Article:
If you’d prefer a shinier, perpetually wet look, there are products available that can deliver the goods. These car waxes typically come in a carnauba paste wax or a liquid bottle, and they leave behind a glossier, shinier finish.
Just beware that glossier finishes don’t necessarily indicate better protection, and frequent reapplication might be necessary to maintain that level of shine.
The reason why car waxes wear off or lose their protective qualities is most often due to environmental factors. For one, the sun’s UV rays can do a number on a painted surface; it makes sense that they’ll wear down the protective coating as well. Salt from roads and acid rain can also shorten the lifespan of a wax coating.
High-quality synthetic car waxes account for these environmental factors and use formulas specifically designed to minimize their effects. Manufacturers will use specific combinations of polymers, ceramic coatings, and more to offer as long-lasting a coat as possible. Carnauba, as a natural product, doesn’t provide as much protection, though mixing it with these polymers to create a hybrid formula can be effective.
As previously mentioned, certain waxes and formulas last longer than others, which could be the most important factor when choosing a product.
If you’re shopping for the best car wax based on longevity, a synthetic liquid wax is probably the best bet. These waxes can protect a vehicle’s surface for 6 months or longer. The quality of the finish might not be as high or as shiny as a carnauba wax, but the level of protection against rain, sun, salt, and other enemies of paint is unmatched.
Carnauba waxes offer the beautiful, show-stopping, glossy finishes that come to mind when most think of a car wax, but their protective coat doesn’t last quite as long as a synthetic.
Application is an entirely different consideration that needs some thought. For those who don’t want to devote an afternoon to waxing a car, a spray wax is by far the fastest way to protect the vehicle’s surface. With the help of a microfiber cloth, users can quickly spray and wipe a surface, allowing them to finish an entire vehicle in just a few minutes.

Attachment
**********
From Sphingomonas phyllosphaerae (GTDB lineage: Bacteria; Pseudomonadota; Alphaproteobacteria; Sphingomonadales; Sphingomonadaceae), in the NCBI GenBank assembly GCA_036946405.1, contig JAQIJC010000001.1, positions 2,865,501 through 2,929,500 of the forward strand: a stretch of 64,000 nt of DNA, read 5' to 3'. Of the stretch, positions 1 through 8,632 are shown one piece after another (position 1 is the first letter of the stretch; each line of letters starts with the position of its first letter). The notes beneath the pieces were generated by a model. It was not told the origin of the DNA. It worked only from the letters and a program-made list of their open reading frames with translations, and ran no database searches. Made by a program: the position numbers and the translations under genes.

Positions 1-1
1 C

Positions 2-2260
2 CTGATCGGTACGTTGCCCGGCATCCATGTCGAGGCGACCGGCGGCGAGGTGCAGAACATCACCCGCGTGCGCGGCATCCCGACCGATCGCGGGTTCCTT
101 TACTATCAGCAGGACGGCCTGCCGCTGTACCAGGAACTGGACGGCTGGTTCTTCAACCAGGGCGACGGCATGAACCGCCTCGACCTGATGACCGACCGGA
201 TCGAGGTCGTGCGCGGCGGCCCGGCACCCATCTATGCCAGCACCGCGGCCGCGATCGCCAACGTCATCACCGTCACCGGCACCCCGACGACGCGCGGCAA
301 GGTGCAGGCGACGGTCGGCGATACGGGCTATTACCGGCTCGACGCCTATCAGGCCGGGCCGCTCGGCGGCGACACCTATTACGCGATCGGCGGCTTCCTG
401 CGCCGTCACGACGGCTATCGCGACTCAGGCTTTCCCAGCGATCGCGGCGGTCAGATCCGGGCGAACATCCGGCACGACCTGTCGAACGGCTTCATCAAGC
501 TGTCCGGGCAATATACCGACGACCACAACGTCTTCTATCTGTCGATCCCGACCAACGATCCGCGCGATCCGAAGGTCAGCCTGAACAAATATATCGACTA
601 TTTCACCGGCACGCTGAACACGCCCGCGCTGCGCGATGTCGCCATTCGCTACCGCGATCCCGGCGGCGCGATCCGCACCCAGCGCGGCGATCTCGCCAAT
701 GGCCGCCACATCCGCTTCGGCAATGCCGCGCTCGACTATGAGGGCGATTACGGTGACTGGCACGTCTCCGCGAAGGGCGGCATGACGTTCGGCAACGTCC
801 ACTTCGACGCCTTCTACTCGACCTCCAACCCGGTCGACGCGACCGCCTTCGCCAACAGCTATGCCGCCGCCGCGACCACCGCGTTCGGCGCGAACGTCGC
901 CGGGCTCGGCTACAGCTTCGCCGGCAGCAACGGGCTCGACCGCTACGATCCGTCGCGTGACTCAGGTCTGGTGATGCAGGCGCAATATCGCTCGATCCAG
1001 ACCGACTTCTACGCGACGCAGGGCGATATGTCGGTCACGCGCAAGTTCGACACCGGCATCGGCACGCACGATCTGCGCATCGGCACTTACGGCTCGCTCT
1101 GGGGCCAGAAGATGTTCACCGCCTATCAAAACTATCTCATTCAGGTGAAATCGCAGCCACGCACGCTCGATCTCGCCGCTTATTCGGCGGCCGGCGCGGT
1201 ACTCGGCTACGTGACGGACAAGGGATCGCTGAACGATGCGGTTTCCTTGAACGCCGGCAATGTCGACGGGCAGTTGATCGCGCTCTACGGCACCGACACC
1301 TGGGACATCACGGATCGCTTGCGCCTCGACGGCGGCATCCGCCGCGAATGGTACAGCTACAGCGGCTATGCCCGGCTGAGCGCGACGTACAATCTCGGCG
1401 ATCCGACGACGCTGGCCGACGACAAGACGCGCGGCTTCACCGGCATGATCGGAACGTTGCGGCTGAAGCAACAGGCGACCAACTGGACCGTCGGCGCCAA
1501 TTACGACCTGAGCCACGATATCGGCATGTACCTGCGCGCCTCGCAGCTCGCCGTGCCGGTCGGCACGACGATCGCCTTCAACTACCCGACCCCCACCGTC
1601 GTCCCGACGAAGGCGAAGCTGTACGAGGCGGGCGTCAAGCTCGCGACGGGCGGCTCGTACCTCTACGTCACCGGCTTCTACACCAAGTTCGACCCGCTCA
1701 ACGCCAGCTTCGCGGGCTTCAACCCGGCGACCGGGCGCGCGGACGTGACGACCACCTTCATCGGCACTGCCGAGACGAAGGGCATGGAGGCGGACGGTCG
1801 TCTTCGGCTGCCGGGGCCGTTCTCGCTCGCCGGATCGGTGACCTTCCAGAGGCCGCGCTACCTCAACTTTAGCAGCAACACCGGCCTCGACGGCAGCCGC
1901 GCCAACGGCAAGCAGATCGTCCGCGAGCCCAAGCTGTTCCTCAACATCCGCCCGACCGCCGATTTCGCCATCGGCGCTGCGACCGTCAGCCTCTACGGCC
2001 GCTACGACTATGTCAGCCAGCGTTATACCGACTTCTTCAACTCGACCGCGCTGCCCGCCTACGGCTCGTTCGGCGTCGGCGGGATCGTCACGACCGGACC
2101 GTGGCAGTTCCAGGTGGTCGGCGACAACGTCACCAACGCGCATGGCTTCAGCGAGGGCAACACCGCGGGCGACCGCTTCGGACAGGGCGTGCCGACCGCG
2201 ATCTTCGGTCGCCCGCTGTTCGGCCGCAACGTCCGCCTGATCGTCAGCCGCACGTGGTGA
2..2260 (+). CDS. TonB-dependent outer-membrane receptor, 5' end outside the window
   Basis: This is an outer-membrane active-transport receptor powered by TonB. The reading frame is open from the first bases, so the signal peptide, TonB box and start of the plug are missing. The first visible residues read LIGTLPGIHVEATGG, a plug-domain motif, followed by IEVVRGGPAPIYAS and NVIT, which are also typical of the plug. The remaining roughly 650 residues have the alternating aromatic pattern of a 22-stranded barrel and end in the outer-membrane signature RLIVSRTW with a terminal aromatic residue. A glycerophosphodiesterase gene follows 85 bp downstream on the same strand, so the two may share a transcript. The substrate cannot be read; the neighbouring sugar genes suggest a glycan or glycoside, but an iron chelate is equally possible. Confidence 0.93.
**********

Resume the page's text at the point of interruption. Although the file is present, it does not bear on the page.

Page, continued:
Liquid wax is also very convenient, as users can put a dab on a microfiber cloth or foam buffing pad and apply it over a large surface quickly. This wax also has to set on the surface until it hazes before it’s buffed with a clean cloth, a buffing pad, or a buffer. That setup time takes around 5 minutes, depending on the conditions. The liquid can be runny and messy, however, so be sure to keep that in mind while applying.
Paste wax is the least messy to deal with, but the process of applying it does take a bit longer. Users will need to rub an application pad or a microfiber cloth on the wax, creating a bit of friction and heat, and then apply it to the surface of the vehicle. Like liquid wax, paste wax has to set up to a haze before buffing it off with a clean buffing pad, a microfiber cloth, or an electric buffer. On colder days, it can be difficult to get paste wax to soak into the paint, but this wax is still preferred by many car enthusiasts.
Our Top Picks
With that bit of background on choosing the best car wax, putting a shiny, protective coat on that special ride just got a little easier. To help streamline the shopping process even more, check out the following list of products. It consists of some of the best car waxes on the market, and there’s an option for just about any vehicle.
Car Guys Hybrid Wax Advanced Car Wax formula offers the deep, smooth shine of a carnauba wax with the durable, long-lasting protection of a synthetic wax, offering the best of both worlds. This spray wax product applies easily and leaves behind a show-car shine that protects the paint against the sun’s UV rays while offering a water repellent barrier.